Prime Minister calls snap election for June 8 - her announcement stunned Westminster
PUBLISHED: 12:18 18 April 2017 | UPDATED: 12:18 18 April 2017
Theresa May has called a snap election for June 8 following a surprise announcement outside Downing Street.
The move stunned Westminster, as Mrs May and Number 10 have repeatedly insisted she would not seek a general election before the scheduled 2020 poll.
But Mrs May, who has a fragile working majority of just 17 in the Commons, said she wanted “unity” at Westminster as talks on Brexit begin in earnest with the European Union.
She said: “We want a deep and special partnership between a strong and successful European Union and a United Kingdom that is free to chart its own way in the world.
“That means we will regain control of our own money, our own laws and our own borders and we will be free to strike trade deals with old friends and new partners all around the world.
“This is the right approach, and it is in the national interest. But the other political parties oppose it.
“At this moment of enormous national significance there should be unity here in Westminster, but instead there is division. The country is coming together, but Westminster is not.”
She acknowledged that she needed a stronger position in the Commons to secure her plans for the UK’s future outside the EU.
“Our opponents believe because the Government’s majority is so small that our resolve will weaken and that they can force us to change. They are wrong,” she said.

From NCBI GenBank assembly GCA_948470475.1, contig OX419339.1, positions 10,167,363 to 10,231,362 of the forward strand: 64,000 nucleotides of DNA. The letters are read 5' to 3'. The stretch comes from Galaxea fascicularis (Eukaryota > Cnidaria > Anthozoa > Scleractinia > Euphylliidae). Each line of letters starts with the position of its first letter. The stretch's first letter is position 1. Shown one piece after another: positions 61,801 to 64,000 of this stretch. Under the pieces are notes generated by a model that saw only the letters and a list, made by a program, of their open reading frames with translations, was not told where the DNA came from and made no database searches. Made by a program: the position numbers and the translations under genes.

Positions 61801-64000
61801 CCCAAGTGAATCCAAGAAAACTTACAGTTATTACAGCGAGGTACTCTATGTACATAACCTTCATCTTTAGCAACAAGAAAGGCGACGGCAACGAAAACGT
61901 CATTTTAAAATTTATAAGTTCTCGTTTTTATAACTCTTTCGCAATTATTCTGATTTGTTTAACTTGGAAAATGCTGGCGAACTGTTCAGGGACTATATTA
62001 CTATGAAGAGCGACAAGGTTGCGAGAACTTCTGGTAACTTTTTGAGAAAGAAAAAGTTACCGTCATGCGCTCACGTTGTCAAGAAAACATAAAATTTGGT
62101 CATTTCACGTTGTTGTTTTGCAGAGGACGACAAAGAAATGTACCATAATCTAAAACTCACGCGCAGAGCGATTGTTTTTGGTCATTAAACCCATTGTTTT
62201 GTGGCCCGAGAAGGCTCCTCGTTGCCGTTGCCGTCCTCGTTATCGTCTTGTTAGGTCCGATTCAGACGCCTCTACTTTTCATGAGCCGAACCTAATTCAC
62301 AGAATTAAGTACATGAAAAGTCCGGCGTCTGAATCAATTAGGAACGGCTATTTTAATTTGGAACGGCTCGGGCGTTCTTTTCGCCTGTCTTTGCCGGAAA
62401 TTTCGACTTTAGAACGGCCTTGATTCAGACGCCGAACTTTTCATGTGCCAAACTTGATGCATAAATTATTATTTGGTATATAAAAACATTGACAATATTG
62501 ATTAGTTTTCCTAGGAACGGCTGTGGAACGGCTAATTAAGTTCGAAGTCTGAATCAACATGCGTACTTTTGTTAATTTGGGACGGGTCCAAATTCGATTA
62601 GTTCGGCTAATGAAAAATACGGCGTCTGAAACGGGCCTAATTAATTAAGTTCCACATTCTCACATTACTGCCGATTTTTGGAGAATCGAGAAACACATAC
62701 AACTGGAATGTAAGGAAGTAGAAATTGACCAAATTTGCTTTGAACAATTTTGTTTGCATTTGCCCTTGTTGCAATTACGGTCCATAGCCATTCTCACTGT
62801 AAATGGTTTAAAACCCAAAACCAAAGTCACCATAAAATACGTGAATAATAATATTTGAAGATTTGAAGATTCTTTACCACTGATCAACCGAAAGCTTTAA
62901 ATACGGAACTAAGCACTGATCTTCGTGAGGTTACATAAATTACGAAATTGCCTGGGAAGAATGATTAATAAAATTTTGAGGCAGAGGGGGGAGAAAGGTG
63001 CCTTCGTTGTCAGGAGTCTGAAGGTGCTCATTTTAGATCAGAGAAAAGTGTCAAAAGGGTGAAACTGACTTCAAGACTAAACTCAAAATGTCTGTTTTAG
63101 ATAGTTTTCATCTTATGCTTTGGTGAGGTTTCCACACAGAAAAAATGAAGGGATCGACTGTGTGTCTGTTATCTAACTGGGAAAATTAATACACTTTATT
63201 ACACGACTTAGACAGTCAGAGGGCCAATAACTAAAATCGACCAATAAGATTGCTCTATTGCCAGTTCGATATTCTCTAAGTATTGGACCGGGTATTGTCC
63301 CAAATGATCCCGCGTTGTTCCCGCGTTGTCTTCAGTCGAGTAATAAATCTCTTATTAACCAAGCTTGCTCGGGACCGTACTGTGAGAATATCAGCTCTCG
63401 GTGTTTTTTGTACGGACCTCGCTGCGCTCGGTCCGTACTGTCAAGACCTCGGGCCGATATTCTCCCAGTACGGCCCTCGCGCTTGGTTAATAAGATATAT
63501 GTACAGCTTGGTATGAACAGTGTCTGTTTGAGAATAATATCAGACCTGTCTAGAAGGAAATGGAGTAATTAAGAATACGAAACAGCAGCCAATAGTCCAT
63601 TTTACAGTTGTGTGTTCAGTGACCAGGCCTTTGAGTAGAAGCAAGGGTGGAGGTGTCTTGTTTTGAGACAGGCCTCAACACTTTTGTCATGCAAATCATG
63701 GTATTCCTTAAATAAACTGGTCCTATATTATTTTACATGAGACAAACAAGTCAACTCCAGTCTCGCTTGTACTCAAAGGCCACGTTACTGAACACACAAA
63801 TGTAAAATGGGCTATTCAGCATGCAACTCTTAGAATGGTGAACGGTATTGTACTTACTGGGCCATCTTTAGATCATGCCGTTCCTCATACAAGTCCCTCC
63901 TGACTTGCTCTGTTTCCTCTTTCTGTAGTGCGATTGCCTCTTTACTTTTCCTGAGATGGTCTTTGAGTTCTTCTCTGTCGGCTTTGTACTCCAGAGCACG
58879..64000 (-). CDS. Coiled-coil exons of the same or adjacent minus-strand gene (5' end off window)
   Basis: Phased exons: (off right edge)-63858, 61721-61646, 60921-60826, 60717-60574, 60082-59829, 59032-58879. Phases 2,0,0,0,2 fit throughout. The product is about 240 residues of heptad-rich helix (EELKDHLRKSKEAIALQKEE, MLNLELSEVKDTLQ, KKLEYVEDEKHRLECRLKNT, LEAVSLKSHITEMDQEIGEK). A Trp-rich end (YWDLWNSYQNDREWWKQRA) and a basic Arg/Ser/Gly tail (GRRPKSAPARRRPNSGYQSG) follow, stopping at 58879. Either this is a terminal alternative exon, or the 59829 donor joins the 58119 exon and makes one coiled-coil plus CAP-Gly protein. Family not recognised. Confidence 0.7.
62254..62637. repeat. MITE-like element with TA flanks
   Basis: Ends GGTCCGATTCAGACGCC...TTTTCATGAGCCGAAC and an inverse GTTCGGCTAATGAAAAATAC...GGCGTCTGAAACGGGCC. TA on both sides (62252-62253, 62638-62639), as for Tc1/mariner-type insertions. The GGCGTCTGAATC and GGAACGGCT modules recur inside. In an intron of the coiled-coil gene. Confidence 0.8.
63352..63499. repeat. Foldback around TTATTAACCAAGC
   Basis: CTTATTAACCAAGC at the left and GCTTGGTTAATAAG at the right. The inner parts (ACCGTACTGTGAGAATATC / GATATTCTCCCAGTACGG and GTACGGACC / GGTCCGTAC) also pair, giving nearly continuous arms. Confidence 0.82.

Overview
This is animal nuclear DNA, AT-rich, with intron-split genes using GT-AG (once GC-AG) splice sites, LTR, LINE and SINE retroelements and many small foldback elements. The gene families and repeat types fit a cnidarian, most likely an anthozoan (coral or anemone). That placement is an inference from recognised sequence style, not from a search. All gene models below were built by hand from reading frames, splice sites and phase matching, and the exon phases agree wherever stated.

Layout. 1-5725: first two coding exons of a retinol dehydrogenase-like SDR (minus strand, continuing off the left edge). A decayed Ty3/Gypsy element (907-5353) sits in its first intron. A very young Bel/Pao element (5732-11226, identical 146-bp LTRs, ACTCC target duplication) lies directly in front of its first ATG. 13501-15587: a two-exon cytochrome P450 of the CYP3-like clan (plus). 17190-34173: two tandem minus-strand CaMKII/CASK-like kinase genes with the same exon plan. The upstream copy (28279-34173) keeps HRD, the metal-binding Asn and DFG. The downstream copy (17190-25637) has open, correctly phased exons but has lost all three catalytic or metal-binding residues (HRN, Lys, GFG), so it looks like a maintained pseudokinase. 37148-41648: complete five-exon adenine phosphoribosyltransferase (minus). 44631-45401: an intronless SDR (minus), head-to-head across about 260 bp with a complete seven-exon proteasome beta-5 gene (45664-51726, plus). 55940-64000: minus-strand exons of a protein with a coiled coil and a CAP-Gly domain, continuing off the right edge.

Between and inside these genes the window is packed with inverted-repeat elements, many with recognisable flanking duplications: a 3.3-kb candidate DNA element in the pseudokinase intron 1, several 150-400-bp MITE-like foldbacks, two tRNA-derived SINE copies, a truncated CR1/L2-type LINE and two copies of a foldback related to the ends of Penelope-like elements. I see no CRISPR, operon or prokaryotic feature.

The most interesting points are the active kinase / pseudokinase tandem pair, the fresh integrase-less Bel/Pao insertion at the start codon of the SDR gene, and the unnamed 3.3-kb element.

“They under-estimate our determination to get the job done and I am not prepared to let them endanger the security of millions of working people across the country, because what they are doing jeopardises the work we must do to prepare for Brexit at home and it weakens the Government’s negotiating position in Europe.”
Under the Fixed-Term Parliaments Act, general elections take place every five years, meaning Mrs May would have had to carry on until 2020 before the chance to strengthen her position.
In order to call the early election, she will need the support of two-thirds of the 650 MPs in the Commons - but Labour is expected to support her, as any opposition would look weak if it did not agree to the chance to take office.
Senior Tories have urged Mrs May to call an early election, taking advantage of the Conservatives’ healthy opinion poll lead over Jeremy Corbyn’s Labour.
Mrs May suggested she reached her decision over the Easter parliamentary recess - during which she went on a walking holiday in North Wales.
“I have only recently and reluctantly come to this conclusion,” the PM said.
“Since I became Prime Minister I have said that there should be no election until 2020.
“But now I have concluded that the only way to guarantee certainty and stability for the years ahead is to hold this election and seek your support for the decisions I must take.”
Previously Downing Street had always denied she would call a vote before the next scheduled poll in 2020, despite pressure for senior Conservative figures, such as William Hague who believed it “would strengthen the government’s hand at home and abroad”.
The last time a Prime Minister willingly called a snap election was in 1974 when Harold Wilson called one just months after Labour’s victory. Labour subsequently held onto power.
There was a snap election in 1979 but that one was caused by a vote of no confidence in James Callaghan’s Labour government.